With the COVID‑19 pandemic affecting virtually every area of our lives, it’s critical to pay attention to our mental health. According to a recent survey conducted by Statistics Canada, 81% of Canadians feel that COVID-19 has had a negative impact on their mental health. Respondents reported increased feelings of anxiety, helplessness, and isolation, as well as reduced feelings of optimism. Furthermore, the study found that 67% of Canadians believe that it will get worse before it gets better.
Employees’ mental health is not only an integral part of their overall wellness, but it also plays a significant role in how effectively they work. As such, it’s more important than ever for employers to understand what mental health challenges your employees are facing and put strategies and concrete measures in place to help them.
What are Canadians anxious about?
In addition to fears of the COVID-19 disease itself, the pandemic’s long-reaching ramifications are causing people to feel anxious about many different areas of their lives.
Fifty-six percent of Canadians say that the pandemic has negatively impacted their household income due to reduced hours or job loss. Additionally, another 10% believe their finances will be negatively impacted in the future.
Nobody knows for sure how long the pandemic will last, when things will go back to “normal”, and what the new “normal” will look like. Additionally, fears of a second wave mean that many people may continue to have heightened anxiety even after things begin to settle down.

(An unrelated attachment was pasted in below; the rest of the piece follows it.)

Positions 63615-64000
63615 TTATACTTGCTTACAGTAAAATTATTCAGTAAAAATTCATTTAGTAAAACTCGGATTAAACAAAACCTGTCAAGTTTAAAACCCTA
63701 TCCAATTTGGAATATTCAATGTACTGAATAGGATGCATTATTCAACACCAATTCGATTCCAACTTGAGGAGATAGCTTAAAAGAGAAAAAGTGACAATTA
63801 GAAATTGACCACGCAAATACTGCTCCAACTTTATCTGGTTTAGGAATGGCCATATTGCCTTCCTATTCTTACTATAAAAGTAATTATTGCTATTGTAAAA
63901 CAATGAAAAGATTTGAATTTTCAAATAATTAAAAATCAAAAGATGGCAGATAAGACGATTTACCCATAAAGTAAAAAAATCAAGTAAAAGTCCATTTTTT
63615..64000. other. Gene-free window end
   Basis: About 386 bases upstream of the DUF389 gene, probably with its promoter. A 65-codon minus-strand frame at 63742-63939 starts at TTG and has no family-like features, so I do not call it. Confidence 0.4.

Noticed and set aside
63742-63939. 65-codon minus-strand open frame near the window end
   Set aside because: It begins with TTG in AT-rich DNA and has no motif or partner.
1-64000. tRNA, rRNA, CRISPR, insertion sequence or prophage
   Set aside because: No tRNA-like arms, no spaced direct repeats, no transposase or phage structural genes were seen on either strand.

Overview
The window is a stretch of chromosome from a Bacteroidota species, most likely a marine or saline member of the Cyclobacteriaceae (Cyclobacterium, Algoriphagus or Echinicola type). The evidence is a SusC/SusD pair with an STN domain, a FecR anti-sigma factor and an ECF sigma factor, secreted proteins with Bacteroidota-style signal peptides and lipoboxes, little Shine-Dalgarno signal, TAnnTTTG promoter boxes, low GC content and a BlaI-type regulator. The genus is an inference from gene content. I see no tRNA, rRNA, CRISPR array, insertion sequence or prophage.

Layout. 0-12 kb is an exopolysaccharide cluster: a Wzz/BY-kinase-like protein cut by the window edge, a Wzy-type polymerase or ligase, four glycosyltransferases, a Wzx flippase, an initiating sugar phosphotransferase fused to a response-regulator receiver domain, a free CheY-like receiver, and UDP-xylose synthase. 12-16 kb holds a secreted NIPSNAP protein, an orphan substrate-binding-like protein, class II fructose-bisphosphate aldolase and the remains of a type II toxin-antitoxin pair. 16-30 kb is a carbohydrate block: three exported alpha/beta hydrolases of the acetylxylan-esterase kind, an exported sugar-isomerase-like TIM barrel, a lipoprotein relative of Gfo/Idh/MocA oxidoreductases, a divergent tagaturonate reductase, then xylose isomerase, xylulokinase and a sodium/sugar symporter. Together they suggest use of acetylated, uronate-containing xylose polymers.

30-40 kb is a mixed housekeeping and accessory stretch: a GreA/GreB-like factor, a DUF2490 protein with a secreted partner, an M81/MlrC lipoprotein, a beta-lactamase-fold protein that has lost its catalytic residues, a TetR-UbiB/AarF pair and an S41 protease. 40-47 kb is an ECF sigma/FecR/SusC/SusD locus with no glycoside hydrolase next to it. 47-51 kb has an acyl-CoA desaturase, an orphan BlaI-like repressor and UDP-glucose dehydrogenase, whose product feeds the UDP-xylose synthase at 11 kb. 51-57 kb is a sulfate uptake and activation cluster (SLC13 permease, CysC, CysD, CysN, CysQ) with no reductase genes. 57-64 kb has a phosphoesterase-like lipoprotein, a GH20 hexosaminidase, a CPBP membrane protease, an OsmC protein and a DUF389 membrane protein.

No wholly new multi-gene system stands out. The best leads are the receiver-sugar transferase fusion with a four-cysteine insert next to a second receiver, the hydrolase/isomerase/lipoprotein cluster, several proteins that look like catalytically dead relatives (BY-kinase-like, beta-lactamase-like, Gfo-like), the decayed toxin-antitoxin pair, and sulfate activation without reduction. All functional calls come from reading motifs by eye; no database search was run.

Being isolated for long periods can increase feelings of loneliness and helplessness. Many people are no longer able to enjoy their hobbies or the company of loved ones—both of which may have been fundamental to their mental well-being.
How you can help
One of the best ways to address employees’ mental health is by offering and encouraging the use of mental health services. Human Resources departments can develop a list of mental health services that can be utilized during the pandemic and share it with employees. They can also help the organization develop policies and practices that enable the use of mental health resources.
If you offer an employee and family assistance program through your benefits plan, remind your employees of this resource and how to access it. Many providers have created COVID-19 specific content that could be helpful for those struggling at this time.
Educating employees on the importance of mental health and providing resources to help them manage it (e.g., through meditation and exercise) can also be beneficial. Additionally, focusing on output instead of hours worked can be especially helpful for employees who must care for children or other family members during this challenging time.
Finally, encouraging managers to check in with their teams and plan appropriate social events like virtual happy hours can help reduce feelings of isolation and strengthen teams as a whole.
As a trusted business partner, our team of benefits consultants can recommend solutions to meet your unique needs to help improve the overall well-being of your employees. Contact us today to learn more.